Circuit switching is the process of redirecting data signals from one input location to another.
Mixed traffic handling
In a Central Office DCS system, all kinds of signals connect into a DCS. Common signals connecting to a DCS are at the Electrical - DS1, DS3 levels and Optical (OCx) - OC3, OC12, OC48, and OC192. The DCS must be able to groom the traffic, economically and quickly, at the most efficient and desired levels. This is performed at the lowest level possible - DS1 level (or VT1.5) is preferred. A SONET 3/1 DCS will transmux and carry DS3 signals as STS-1 signals and groom TDM DS1/T1s using VT1.5 signals.
The Central Office is where signals are generally switched and groomed to route DS1s needing to be mapped to other Optical or Electrical signals to get to different equipment or sent along to other Central Offices. If an Electrical DS3 is received, it would be connected to an Electrical Transmux port in the DCS where it would be converted from a DS3, demultiplexed back down to the DS1 level (28 DS1s), overhead would be added to the DS1s to make them VT1.5s and the VT1.5s would be put into an STS-1 and sent to the DCS Matrix as a VT mapped STS-1. If a DS3 is delivered to the Central Office inside a STS-1 (DS3 mapped STS1) carried in an OCx signal, the OCx would be connected to the DCS where the DS3 mapped STS-1 would be Optically Transmuxed and converted to a VT mapped STS-1, inside the DCS without terminating the electrical signal, and sent to the DCS Matrix as a VT mapped STS-1. In the DCS VT Matrix, the VT1.5s would be groomed from any VT mapped STS-1 to any other VT mapped STS-1s that are provisioned in the DCS VT Matrix.
In diagram A, a Traverse DCS is shown receiving mixed traffic into I/O shelves. In those I/O shelves, the signals are prepared to be sent to the central Matrix shelf as VT mapped STSs. In the case of receiving an Electrical DS3, where 28 DS1s were muxed into a DS3 by means of an external M13 multiplexer (like a WideBank28 or TransAccess200), it will connect to an Electrical Tmux port on the I/O shelf to be Electrically Transmuxed. And, when a DS3 is connected to an I/O shelf via an optical OCx signal, the I/O shelf will Optically Transmux the DS3. All the VT mapped STSs from an I/O shelf are then sent to the central DCS Matrix shelf, where VT1.5s (DS1s) are groomed directly from one VT mapped STS1 to another VT mapped STSs in the VT Matrix and sent back out to an I/O shelf for further routing.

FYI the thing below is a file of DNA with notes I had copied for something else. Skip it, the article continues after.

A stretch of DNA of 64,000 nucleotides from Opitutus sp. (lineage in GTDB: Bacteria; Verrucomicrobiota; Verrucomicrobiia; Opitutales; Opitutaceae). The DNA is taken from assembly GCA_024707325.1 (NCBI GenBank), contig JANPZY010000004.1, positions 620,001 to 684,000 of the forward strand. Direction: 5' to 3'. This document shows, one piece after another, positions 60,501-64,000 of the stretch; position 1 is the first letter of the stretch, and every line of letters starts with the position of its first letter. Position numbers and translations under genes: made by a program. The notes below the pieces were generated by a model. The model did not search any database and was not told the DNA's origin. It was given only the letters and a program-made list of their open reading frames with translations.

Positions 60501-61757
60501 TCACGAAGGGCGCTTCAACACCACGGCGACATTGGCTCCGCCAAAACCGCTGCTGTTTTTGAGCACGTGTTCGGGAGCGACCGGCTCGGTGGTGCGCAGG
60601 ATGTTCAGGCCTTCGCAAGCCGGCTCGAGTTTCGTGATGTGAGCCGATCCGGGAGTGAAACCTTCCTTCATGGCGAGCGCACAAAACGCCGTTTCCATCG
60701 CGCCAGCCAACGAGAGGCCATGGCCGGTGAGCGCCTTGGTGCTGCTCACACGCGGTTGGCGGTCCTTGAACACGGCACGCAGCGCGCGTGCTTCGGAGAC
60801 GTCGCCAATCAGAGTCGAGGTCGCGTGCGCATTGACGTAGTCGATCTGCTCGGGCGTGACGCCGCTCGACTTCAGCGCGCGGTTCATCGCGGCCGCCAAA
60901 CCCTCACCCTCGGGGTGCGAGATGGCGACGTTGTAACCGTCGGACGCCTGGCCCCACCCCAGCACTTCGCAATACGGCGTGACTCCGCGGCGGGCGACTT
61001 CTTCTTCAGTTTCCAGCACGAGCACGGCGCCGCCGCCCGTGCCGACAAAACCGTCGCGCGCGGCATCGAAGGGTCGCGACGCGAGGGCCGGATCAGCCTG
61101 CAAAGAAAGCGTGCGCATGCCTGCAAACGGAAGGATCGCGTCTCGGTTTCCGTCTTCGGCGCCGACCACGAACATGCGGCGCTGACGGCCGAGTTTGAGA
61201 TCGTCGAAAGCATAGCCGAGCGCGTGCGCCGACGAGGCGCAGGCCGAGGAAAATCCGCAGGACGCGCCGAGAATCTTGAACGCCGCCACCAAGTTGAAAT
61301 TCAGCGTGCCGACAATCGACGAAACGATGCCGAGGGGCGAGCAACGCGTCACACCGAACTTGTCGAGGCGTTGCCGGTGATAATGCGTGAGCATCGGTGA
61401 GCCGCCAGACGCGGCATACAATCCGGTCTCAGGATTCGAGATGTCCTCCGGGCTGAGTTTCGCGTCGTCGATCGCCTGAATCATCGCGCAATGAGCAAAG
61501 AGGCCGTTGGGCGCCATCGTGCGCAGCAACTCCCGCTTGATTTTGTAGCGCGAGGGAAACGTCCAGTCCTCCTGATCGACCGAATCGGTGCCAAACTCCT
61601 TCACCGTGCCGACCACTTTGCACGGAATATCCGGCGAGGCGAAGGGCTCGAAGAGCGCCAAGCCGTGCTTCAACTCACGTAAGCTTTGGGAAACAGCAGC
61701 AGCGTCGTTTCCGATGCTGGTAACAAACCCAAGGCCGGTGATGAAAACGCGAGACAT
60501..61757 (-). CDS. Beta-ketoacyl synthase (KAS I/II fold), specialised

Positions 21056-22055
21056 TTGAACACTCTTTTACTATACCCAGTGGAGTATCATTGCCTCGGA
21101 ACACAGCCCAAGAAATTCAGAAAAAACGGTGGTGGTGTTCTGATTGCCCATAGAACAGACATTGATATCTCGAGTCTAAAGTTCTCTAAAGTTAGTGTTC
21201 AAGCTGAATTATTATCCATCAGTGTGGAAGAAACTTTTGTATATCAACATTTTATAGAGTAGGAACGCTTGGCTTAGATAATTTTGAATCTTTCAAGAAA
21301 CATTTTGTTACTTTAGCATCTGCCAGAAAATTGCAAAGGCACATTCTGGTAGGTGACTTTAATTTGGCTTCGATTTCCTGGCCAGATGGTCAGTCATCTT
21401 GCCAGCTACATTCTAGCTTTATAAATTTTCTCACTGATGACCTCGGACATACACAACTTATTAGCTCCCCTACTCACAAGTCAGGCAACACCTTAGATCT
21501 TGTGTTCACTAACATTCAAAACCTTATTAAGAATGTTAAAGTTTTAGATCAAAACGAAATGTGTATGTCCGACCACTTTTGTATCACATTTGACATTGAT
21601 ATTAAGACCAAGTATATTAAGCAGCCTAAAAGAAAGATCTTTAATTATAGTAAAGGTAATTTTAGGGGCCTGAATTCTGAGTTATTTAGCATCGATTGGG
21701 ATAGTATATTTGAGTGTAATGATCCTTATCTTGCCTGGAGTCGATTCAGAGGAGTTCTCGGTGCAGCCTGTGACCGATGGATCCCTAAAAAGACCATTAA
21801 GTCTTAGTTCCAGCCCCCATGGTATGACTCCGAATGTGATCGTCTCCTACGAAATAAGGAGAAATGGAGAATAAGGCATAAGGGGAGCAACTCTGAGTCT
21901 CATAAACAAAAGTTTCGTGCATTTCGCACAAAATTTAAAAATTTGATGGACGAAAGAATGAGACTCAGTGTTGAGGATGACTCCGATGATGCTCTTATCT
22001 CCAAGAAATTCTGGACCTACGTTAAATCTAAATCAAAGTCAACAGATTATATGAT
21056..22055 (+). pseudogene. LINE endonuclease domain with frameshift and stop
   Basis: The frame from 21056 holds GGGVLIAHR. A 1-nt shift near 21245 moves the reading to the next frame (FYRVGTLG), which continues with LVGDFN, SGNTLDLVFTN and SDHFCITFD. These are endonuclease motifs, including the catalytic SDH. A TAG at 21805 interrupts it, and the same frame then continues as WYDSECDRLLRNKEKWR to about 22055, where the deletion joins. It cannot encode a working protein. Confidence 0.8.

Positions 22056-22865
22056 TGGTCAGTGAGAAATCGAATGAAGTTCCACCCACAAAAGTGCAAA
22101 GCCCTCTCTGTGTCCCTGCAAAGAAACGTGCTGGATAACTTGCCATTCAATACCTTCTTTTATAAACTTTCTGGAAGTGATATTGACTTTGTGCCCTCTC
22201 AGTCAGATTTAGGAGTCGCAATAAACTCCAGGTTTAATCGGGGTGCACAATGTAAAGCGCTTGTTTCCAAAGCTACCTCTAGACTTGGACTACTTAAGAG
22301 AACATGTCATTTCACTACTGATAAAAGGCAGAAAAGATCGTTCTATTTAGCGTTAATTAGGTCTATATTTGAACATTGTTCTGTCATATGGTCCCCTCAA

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Traditional traffic flow/grooming (c = coax, w = wire, local hand wired cross connects)
“east” outside plant fiber---FDP---SONET ADM---DSX3…c…DSX3---M13---DSX1…w…DSX1---M13---DSX3…c...DSX3---SONET ADM---FDP---outside plant fiber “west”
Digital Cross Connect System traffic flow/grooming (with & without ADMs in the Central Office, remote electronically provisioned cross connects)
“east” outside plant fiber---FDP---DCS---FDP---outside plant fiber “west” “east” outside plant fiber---FDP---SONET ADM---FDP---DCS---FDP---SONET ADM---FDP---outside plant fiber “west”